Never Stop Recruiting

I probably spent 25-30% of my time recruiting last year; It’s part of the job.  I never considered myself suited for sales.  I also used to think attracting candidates wasn’t a significant part of the job, but recruiting is definitely a sales gig.  Especially at a smaller company, where you’re trying to build up a team, one’s ability to sell candidates on the opportunities, and win over other companies is one of the most challenging parts of being a leader in an organization.

One of my former colleagues always reminded me that “hiring people is a pass/fail exercise – there’s no partial credit” (paraphrasing).  It’s also often a team effort.  Any time I have someone come on-site to talk to a half-dozen people, I will coach the interview team on the “selling” vs. “vetting” intent of the on site interview.  Things that move the dial toward vetting:

  • weaker performance on previous recruiting touch points (coding tests, phone screens)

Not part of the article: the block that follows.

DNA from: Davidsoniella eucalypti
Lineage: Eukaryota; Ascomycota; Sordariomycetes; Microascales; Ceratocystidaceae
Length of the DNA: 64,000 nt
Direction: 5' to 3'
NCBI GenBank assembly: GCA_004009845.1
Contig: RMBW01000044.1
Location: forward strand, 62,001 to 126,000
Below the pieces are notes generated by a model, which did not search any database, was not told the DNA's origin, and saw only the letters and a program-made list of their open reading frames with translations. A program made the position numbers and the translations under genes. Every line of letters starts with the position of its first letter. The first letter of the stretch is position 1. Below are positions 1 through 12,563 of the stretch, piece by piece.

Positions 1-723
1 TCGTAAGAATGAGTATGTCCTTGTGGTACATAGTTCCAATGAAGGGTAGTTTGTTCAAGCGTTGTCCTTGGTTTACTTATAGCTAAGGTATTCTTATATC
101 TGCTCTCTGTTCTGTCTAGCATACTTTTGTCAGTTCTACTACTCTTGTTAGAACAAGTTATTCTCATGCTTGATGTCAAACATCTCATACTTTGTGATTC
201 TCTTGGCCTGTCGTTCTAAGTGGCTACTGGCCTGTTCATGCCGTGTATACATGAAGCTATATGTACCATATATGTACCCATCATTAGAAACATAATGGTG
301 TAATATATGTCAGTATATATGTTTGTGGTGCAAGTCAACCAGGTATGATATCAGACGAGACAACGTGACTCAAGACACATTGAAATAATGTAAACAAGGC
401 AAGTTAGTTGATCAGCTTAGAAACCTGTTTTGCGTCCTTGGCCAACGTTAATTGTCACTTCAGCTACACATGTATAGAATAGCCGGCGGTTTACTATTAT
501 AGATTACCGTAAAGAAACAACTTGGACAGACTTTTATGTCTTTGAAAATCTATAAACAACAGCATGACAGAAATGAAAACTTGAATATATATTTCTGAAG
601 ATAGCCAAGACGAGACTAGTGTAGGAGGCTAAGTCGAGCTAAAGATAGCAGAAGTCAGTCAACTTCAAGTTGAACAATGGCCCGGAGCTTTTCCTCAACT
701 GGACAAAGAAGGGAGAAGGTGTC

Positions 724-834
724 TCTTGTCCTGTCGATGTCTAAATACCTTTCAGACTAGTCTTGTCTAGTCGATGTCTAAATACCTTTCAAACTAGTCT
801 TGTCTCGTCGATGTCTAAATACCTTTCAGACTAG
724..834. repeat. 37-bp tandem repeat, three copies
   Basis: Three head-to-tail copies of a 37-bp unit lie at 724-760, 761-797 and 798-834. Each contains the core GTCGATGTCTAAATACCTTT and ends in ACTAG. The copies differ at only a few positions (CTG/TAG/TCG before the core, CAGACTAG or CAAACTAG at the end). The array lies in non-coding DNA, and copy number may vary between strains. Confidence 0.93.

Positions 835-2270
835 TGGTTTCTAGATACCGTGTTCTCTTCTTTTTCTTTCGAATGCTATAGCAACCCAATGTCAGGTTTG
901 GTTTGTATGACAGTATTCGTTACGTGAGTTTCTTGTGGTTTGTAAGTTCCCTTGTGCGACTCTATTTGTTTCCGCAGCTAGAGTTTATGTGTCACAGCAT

• a résumé with many open questions

and a couple of things that move the dial toward selling:

  • the candidate is in high demand (multiple irons in the fire, or a job offer already on the table)
  • the candidate is high value – strong match for the position and is appropriately priced

Of course, this is as much art as science.  If you need help selling, consider looking outside your department for help.  Having candidates talk for 30 minutes with the marketing or sales departments (whom tend to cheer-lead more than engineering-types) can go a long way toward winning over candidates.

This entry was posted in Software and tagged , , . Bookmark the permalink.